Encyclopedia of Shinto
詳細表示 (Complete Article)
|カテゴリー1：||8. Schools, Groups, and Personalities|
|カテゴリー2：||Modern Sectarian Groups|
A Shinto-derived new religion founded by Fujita Motonari (1903-85), who began to engage in independent religious activities in April 1946 after taking office as the head priest (gūji) of the In'yōseki Shrine in Fukuyama City in Hiroshima prefecture, One of Fujita's grandfathers had been a Shinto priest, and after attending Sankō Higher School (predecessor of Kyoto University's faculty of liberal arts), he went on to graduate from Kokugakuin University.
In 1932, Fujita took office as a priest at the shrine Chōsen Jingū, the central Shinto shrine in colonial Korea. He established shrines inside Korea and in 1945 was drafted as a Shinto chaplain in the Japanese army, but following Japan's surrender that year, he returned to Japan. During his repatriation voyage to Japan he experienced a mystical vision in which he received a message telling him, "There is a shrine called Inyōsekigū in Imazu. You must go there to preserve its sacred stone and save the suffering people."
After taking on the position of head priest at the In'yōseki Shrine he practiced austerities under a waterfall and at the end of 1946 established a religious movement called the Jinrui Fukushikyō (lit., "religion of human welfare") centered on worshipers at this shrine. Its secret transmission includes healing through the use of spiritually charged water, a type of spirit-induced automatic writing, and a technique called jinbungaku ("human studies") which it used to judge the mutual compatibility of husbands and wives based on their dates of birth, and on what it terms "the guidance of spirits ( lit., "souls" konpaku) acting in mutual relation between self and other."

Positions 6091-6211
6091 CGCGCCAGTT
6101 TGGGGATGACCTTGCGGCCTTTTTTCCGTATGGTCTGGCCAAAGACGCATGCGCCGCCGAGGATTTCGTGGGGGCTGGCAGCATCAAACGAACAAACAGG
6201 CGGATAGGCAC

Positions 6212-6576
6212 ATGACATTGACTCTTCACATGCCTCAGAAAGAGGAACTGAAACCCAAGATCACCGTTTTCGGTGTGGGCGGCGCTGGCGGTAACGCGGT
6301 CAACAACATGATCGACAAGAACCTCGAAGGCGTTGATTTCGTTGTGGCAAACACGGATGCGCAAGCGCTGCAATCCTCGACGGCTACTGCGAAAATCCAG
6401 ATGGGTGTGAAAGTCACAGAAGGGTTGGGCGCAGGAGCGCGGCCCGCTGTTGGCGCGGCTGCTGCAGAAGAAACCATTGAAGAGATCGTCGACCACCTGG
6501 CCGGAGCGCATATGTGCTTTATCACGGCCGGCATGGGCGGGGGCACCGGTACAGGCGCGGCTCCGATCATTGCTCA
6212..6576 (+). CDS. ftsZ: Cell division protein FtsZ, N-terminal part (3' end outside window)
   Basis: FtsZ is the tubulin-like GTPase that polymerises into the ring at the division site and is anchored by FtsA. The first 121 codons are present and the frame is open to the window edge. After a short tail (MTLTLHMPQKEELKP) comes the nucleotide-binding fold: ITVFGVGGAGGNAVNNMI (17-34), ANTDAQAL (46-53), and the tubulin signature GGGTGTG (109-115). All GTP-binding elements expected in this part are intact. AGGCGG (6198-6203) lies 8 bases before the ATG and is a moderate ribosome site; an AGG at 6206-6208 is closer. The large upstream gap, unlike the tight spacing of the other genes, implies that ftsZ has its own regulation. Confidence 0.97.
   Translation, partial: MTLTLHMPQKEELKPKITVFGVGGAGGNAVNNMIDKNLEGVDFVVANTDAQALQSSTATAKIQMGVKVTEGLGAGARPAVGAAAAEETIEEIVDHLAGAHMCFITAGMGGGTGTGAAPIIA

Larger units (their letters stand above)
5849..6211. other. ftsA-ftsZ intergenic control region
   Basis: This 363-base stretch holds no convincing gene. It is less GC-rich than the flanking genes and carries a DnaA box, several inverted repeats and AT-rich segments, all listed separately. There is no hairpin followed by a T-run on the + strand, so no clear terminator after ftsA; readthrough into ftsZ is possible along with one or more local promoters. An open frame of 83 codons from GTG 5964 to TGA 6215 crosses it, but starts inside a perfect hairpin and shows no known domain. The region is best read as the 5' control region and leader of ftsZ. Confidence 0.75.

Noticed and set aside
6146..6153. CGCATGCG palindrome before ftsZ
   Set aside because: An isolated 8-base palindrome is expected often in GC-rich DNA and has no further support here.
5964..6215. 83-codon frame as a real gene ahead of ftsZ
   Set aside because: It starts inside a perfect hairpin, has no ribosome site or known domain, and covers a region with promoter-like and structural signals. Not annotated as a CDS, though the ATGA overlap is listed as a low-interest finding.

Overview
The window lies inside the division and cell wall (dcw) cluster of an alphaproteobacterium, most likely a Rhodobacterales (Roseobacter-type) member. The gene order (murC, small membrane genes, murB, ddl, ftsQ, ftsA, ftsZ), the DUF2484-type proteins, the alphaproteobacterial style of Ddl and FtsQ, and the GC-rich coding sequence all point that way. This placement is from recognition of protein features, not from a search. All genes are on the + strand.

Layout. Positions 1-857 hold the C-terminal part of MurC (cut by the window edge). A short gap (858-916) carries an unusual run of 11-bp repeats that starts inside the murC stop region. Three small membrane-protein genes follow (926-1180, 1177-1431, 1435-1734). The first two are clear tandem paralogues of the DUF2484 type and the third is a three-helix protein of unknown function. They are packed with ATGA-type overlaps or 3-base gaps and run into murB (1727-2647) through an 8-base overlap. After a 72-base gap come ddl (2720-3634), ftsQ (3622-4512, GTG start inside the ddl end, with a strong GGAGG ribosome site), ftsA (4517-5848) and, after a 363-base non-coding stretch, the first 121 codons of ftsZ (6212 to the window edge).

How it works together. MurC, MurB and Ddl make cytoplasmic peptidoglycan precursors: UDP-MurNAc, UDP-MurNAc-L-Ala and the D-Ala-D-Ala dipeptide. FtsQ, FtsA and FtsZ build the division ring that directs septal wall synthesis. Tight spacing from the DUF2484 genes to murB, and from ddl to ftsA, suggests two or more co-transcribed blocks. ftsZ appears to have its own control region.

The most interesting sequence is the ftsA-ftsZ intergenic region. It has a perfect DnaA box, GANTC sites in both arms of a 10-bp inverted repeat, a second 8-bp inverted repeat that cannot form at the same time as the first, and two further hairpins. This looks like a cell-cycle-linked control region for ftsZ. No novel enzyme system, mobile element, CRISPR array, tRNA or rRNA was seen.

In 1948 it registered as a legally independent religious corporation under the Religious Corporations Ordinance (Shūkyō Hōjinrei), and in 1956 established a branch center in Tokyo and changed to its present name. It instructs its followers to observe the three great practices of worshipping the gods and venerating ancestors (keishin sūso), giving thanks and gratitude to others, and maintaining marital harmony. In 1984, Fujita Motonari was diagnosed with autonomic dystonia, and his wife Chiyoko took his place until his death in 1985, since which time she has assumed office as the group's second leader.
Headquarters: Hiroshima Prefecture.
Nominal membership: approximately 48,000 (M)
— Isooka Tetsuya